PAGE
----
Grove Press / Ecco / Publisher G.P. Putnam’s Sons / Getty
So many of this spring’s big literary releases are historical, including Beyond That, the Sea by Laura Spence-Ash (March 21). It’s a moving debut about a young English girl, Beatrix, who is sent by her working-class London parents across the Atlantic to live with the Gregorys, a wealthy family in New England to keep her safe during World War II. Beatrix grows up between these two worlds, her relationships — including with her surrogate brothers — and identity evolving through the years.
And The House Is on Fire by Rachel Beanland (April 4), begins with the 1911 burning of a Richmond, Virginia, theater (which actually occurred; 72 people died), and tracks the drama that follows different characters in attendance.
In Homecoming by Kate Morton (April 4), a reporter in Sydney explores a decades-old cold-case murder — based on a real-life 1959 killing of an Australian family, the Turners — and uncovers some shocking truths.
The Trackers by Charles Frazier (April 11), author of Cold Mountain, is about a New Deal-funded painter, Val Welch, hired to paint a mural in rural Wyoming, where he’s hosted by a wealthy couple, Eve and John Long. He ends up on a cross-country hunt for the enigmatic Eve, who’s stolen a Renoir painting and is on the run.
Clytemnestra by Costanza Casati has had a dramatic beginning: It was meant to be published in March, but its release was pushed to May 2 because the initial truckload of books was burned in a fire. The “blazing novel,” as the publisher had billed it, offers a feminist spin on the story of Ancient Greece’s legendary Queen of Sparta: the matriarch of an epically dysfunctional (and cursed) family who murdered her husband Agamemnon, and later was killed herself, by her children Electra and Orestes.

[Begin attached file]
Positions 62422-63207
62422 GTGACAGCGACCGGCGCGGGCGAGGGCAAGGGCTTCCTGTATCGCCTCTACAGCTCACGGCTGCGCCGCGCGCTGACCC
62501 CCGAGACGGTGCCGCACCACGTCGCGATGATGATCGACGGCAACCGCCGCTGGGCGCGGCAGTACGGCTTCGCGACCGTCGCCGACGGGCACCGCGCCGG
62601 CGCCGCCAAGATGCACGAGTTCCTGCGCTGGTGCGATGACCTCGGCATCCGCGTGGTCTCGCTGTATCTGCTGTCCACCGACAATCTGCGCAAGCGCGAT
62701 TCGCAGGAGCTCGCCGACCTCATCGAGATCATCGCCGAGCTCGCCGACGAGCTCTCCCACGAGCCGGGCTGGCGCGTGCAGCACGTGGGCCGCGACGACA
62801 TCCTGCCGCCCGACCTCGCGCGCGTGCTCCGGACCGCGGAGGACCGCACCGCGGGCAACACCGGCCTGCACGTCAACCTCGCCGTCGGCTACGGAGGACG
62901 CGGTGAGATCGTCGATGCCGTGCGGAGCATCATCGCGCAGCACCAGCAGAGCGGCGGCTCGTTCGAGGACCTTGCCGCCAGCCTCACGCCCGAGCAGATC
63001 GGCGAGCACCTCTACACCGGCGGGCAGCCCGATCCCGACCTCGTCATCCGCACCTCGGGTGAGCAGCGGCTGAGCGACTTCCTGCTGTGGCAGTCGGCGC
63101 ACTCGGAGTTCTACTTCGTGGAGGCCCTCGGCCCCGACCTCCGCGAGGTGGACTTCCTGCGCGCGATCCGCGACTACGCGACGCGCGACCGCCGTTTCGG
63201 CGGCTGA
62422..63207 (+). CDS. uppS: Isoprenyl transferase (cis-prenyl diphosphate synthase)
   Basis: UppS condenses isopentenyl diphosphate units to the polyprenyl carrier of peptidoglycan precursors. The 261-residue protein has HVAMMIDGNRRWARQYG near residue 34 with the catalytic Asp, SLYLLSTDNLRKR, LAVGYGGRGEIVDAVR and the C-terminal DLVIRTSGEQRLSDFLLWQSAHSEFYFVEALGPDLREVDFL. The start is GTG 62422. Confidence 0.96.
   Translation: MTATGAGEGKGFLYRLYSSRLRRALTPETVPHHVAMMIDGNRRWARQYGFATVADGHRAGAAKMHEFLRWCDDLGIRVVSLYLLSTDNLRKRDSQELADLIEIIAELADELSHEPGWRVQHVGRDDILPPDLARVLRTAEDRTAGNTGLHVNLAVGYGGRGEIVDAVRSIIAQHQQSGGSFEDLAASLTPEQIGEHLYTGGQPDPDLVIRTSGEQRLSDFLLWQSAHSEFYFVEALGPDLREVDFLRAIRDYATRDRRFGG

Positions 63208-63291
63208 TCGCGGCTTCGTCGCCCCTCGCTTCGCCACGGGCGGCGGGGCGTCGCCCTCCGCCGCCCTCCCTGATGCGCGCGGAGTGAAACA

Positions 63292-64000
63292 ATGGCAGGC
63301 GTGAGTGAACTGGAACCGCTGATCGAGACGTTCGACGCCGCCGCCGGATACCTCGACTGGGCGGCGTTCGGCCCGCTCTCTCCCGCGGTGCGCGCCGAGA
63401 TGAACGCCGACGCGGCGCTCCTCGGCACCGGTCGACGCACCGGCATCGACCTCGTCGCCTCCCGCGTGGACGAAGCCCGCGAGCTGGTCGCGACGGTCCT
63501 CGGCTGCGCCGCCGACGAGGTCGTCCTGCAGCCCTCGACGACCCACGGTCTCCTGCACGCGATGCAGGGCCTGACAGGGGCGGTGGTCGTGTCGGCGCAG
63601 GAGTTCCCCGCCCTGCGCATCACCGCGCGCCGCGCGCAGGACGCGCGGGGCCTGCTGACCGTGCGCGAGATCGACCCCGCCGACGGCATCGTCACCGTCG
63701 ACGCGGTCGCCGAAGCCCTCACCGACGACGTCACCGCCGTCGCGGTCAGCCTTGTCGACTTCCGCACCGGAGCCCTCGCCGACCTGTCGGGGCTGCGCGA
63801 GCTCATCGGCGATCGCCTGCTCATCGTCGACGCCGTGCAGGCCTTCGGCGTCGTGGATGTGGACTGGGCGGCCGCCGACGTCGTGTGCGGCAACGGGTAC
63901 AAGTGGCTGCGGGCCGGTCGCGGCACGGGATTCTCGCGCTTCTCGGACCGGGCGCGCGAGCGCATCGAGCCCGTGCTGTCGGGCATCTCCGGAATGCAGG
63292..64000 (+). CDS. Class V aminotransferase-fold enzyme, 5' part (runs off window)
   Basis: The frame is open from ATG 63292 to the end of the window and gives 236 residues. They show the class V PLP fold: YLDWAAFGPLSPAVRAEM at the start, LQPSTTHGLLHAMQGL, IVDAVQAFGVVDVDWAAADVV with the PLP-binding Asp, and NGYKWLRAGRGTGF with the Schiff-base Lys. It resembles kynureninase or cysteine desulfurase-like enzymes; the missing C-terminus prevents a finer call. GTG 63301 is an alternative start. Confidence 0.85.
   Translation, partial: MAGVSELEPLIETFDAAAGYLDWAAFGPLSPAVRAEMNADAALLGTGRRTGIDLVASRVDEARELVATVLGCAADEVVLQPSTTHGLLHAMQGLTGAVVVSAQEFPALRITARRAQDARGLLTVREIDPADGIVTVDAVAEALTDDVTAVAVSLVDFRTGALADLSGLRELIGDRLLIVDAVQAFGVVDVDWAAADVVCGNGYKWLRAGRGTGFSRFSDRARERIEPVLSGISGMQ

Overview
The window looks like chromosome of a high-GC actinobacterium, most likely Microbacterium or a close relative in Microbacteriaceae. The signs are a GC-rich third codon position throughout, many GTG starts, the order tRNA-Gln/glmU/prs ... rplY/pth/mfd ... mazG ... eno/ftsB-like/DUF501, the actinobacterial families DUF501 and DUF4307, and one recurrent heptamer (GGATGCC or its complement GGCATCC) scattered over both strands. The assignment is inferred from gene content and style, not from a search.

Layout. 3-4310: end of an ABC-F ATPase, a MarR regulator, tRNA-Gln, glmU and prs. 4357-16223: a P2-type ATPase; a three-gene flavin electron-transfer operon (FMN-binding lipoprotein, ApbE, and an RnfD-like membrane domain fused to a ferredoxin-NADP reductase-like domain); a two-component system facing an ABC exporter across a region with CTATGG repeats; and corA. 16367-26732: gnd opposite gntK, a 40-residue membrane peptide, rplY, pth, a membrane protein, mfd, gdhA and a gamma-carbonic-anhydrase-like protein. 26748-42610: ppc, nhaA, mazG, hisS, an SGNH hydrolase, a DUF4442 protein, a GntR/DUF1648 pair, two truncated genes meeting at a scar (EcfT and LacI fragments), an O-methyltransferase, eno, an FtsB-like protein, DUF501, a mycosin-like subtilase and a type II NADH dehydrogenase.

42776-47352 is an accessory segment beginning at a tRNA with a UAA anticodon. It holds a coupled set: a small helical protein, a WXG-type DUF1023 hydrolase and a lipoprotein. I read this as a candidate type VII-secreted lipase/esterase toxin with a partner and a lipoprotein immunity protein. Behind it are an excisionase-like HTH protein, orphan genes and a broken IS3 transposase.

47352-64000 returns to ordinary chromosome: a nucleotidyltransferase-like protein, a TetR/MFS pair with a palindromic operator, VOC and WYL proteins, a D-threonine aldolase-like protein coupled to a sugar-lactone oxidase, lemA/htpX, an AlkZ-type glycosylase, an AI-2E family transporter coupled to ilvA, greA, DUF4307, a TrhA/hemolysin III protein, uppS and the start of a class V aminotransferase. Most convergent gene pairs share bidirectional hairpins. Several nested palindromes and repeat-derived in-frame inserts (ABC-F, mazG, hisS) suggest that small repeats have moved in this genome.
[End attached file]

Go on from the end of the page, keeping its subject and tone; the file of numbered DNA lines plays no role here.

If you’ve got ample reading time, you won’t regret diving into the weighty The Covenant of Water by Abraham Verghese (May 2), known for his 2009 bestseller Cutting for Stone. I’m only halfway through its 715 pages after many, many hours of reading, but it’s absolutely absorbing, with multiple storylines woven throughout — including that of a family in Kerala, on South India’s Malabar Coast, with what appears to be a kind of curse: Someone from every generation dies by drowning.
And there’s lots of buzz for Yellowface by R.F. Kuang (May 16), a darkly comic tale about a young writer so desperate for attention she steals a manuscript written by a more successful literary darling, and Asian woman, and submits it as her own, using the ethnically ambiguous pseudonym Juniper Song.
Other notable novels: Hang the Moon by Jeannette Walls (March 28), a Prohibition-era story by the author of the blockbuster memoir The Glass Castle; Loyalty by Lisa Scottoline (March 28), an epic set in Sicily in the 1800s, during the rise of the mafia; and Only the Beautiful by Susan Meissner (April 18), about two very different women during World War II.